My weaknesses have always been food and men – in that order. (Dolly Parton)
I like to cook. Which is rather fortunate, because I also like to eat. And, as I get older I find myself becoming more particular about what I will eat, and where my food comes from.
There are times, though, when even the most passionate of cooks can’t face the kitchen. I have friends back in New Zealand who have lovely wee lamb cutlets as their ‘go to’ meal when they can’t be bothered thinking about cooking at the end of a particularly long work day. I think they may even have a super-special crumb recipe in which they coat their wee cutlets. They buy the little chops in bulk, do their magic ‘crumb-thingy’, and then freeze them in portion-size packages. Yum.
My go-to ‘can’t be bothered thinking about cooking‘ answer has long been to have portion-sized containers of Delia Smith’s Authentic Ragu Bolognese in my freezer. It’s so good and has a secret ingredient to make it seriously smooth and rich. Chicken livers. Yep. That’s right – chicken livers.
Wanna’ know why we should eat more chicken liver? Among other things, it is:
- high in protein and a rich store of folate
- loaded with iron (for energy and immune system health)
- a treasure trove of certain B vitamins, most notably B12 (guards your body against anemia, good for tissue repair).
- one of the top sources of vitamin A (which promotes good eyesight)
And, even if the idea of liver has you running for the hills, you won’t even know it’s in this recipe. True!
I used to make the ragu as part of Delia’s Lasagne al Forno. That’s no longer an option in the gluten-free, dairy-free world I now cook in at Casa TSL.* So, now I just make the ragu and have it on hand for whenever I can’t face the kitchen…
Lately, I’ve had a wee bit of a girl-crush on Alexx Stuart of Real Food. Low Tox Living. She is a great proponent of eating real food, which just makes a lot of sense to me (and I like her pragmatic, unpretentious style). I saw her in action at the MINDD Foundation ‘Food is Medicine’ seminar. Now I like her even more!
And, as a result of Alexx’s presentation, I received a metaphorical kick-in-the-bum regarding making my own stocks from grass-fed bones again. So, this past week, I picked up some lovely bones from G.R.U.B. and made a massive batch of beef bone broth. So much, in fact, that I couldn’t fit it all in the freezer.
With all this excess broth and a need to replenish my emergency supplies of ragu, I have adapted Delia’s recipe to suit my needs. And, you know what? It works AND it’s more kiddie-friendly because there’s no wine in it. Delia’s recipe makes 8 225g portions, each serving 2 people. Mine makes more…
Ragu Bolognese TSL-Style
(adapted from Delia Smith’s recipe)
About 500g grass-fed Beef mince
About 500g pork mince (from happy pigs)
Coconut oil (or fat of choice)
About 225g chicken livers
2 x medium onions (chopped)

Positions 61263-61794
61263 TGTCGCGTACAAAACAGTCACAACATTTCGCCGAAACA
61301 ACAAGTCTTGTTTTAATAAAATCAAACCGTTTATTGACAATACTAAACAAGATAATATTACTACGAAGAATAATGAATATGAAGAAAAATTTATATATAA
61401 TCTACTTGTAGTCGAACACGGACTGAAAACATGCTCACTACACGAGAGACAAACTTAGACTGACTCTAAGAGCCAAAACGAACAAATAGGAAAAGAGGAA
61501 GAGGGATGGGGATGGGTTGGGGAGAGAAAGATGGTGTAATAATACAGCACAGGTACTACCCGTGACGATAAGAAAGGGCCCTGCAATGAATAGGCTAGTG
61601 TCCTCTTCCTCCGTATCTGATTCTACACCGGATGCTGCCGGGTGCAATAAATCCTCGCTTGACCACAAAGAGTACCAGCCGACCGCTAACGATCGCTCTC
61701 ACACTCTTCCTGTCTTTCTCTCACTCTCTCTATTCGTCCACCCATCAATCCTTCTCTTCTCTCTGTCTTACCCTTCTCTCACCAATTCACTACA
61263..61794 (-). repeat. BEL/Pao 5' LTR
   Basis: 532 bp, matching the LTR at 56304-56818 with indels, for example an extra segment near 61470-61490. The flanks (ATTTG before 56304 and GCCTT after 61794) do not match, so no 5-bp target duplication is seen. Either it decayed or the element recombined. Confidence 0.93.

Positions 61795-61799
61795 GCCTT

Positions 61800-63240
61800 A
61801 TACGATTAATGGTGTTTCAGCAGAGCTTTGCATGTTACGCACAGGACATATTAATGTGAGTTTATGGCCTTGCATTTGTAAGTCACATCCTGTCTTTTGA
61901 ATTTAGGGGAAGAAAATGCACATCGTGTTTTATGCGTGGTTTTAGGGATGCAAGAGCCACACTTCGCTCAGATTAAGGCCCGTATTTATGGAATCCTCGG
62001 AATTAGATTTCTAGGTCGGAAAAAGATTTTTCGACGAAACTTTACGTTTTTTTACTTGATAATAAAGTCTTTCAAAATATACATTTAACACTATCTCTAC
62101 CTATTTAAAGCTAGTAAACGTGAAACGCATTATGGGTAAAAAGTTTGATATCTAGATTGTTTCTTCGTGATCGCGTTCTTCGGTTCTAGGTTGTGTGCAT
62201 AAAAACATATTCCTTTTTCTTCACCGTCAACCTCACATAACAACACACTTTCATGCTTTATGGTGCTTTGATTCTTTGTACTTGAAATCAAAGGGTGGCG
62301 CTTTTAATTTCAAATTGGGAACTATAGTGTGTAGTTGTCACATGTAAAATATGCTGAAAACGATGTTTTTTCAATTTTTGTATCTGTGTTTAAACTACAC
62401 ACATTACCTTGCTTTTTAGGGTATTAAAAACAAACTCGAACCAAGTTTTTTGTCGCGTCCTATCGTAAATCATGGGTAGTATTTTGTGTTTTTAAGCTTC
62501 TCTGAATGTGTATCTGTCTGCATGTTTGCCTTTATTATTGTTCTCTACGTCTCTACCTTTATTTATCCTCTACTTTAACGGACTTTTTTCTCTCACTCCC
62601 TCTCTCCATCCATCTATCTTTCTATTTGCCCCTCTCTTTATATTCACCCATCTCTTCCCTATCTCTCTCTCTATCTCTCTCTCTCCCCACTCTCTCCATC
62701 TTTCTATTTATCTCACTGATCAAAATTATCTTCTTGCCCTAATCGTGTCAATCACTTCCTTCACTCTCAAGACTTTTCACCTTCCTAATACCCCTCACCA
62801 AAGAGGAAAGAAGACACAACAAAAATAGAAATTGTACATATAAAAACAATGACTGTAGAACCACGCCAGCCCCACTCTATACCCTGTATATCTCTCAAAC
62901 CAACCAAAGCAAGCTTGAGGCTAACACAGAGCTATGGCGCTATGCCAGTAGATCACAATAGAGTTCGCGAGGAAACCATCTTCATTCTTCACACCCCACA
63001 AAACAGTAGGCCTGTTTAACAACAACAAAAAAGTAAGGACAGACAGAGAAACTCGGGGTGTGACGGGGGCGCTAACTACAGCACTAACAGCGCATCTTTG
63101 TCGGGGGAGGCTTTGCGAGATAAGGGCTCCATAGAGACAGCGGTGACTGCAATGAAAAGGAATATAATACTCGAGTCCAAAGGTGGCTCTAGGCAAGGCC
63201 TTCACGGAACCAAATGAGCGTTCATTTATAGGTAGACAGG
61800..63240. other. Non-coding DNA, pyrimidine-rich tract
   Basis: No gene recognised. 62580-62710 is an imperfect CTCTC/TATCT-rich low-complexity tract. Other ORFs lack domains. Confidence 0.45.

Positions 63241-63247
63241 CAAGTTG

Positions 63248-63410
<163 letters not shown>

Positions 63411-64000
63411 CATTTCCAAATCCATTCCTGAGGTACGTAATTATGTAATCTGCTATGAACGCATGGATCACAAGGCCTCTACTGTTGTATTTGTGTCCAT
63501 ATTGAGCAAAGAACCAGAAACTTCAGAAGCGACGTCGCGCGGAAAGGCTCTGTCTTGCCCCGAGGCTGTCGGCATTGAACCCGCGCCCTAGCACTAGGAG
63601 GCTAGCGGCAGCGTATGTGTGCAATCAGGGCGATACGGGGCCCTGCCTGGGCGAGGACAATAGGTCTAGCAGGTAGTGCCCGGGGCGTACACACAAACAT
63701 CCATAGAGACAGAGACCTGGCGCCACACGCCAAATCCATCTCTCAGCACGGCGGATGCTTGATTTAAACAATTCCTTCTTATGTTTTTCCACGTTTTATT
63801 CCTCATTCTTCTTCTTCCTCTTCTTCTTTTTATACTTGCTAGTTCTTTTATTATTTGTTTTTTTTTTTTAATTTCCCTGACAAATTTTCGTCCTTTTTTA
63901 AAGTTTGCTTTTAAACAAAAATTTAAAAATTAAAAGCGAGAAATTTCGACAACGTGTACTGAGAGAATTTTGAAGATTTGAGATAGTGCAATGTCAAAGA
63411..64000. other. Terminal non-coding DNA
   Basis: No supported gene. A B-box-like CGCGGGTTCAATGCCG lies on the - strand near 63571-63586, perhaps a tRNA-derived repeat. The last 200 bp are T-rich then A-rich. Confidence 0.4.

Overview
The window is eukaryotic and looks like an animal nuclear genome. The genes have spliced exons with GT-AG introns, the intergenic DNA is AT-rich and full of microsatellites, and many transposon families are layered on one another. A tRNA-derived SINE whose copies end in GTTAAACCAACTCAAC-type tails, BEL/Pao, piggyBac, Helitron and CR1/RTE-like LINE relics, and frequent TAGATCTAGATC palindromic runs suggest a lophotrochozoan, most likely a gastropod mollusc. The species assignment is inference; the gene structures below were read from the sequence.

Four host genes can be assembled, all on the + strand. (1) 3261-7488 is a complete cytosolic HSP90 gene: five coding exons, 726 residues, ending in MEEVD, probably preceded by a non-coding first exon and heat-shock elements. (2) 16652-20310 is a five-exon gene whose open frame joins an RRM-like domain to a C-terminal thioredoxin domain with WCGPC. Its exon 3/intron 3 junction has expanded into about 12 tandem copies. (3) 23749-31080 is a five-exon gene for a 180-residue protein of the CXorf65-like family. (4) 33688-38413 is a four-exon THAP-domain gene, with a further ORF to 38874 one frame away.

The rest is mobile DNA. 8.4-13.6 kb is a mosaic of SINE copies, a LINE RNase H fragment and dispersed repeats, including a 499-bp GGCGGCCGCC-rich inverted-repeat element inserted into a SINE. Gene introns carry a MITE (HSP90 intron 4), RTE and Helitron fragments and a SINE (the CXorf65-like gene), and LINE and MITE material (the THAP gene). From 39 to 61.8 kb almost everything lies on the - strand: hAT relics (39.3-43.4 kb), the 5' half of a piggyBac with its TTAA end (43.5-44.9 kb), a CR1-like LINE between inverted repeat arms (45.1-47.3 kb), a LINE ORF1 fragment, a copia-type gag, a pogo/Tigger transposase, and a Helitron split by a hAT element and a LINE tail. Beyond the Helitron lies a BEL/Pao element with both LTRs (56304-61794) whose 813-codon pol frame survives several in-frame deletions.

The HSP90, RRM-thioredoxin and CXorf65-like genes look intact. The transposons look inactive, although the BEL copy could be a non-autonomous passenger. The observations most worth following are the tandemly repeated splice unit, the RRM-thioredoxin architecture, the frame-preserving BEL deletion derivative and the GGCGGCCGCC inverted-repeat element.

4 x large cloves of garlic (minced)
About 150g speck (or pancetta), chopped
2 x 400g tins of chopped tomatoes
4 x heaped tablespoons tomato paste
500ml beef bone broth (preferably home-made!)
Fresh herb of choice (basil, parsley or whatever you have to hand)
Salt & Pepper
Sea Vegetables (Optional, but soooooo good for you! I use this one)
grated nutmeg (preferably fresh)
- Preheat your oven to 140°C (275°F)
- Heat your largest frying pan over a medium heat. Add a generous dollop of coconut oil. Gently fry the onion and garlic until softened – about ten minutes. Give it a stir every now and then.
- Add the chopped speck to the pan and cook for another 5 minutes. Transfer to a large casserole (my beloved le Creuset holds just over 4 litres).
- Add some more coconut oil to the pan and turn the heat up to high. Add the minced beef in batches to brown. I use a wooden fork to break it up in the pan. Add the cooked mince to the casserole. Repeat until all your beef is browned.
- Do the same with the pork mince. While the pork mince is cooking, rinse the chicken livers and dry them with a paper towel. Trim off any sinew and chop them into teeny-tiny pieces.
- Once the pork is browned and transferred to the casserole, heat a little more coconut oil and briefly brown the chicken livers. Add these to the casserole.
- Place the casserole over a direct medium heat and give everything a good stir. Add the tomatoes, tomato paste, bone broth and a generous seasoning of good salt and freshly ground pepper. Add the nutmeg (and the sea vegetables, if you are going to. Go on – dare you!). Stir again and allow to come to a simmer.
- Add the chopped leaves of about half a bunch of basil or parsley
- place the casserole in the oven (without a lid) for four hours. I give it a stir every hour or so. You should end up with a thick, unctuous meaty sauce with only a teeny bit of liquid.
- Check for seasoning and add the remaining half bunch of your herbs.
- When the sauce has cooled, divide it up. Delia reckons 225g feeds two people, so that’s the measure I go with. I use my scales.
Some suggestions for your ragu:
- the obvious one – over pasta, gnocchi or noodled squash or zucchini
- as a pizza topping
- as a stuffing for potato, kumara (sweet potato), eggplant, peppers or mushrooms
- as a sauce over steamed or roasted vegetable (my preferred option is over roasted broccoli)
- in shakshuka (baked eggs)
- As a super fancy-schmancy mince-on-toast
If you really want to make a friend, go to someone’s house and eat with him… the people who give you their food give you their heart. (Cesar Chavez)
*But, if you don’t have these limitations and you feel like showing your family and/or friends just how much you love them, Delia’s lasagne recipe is an absolute corker. SERIOUSLY GOOD.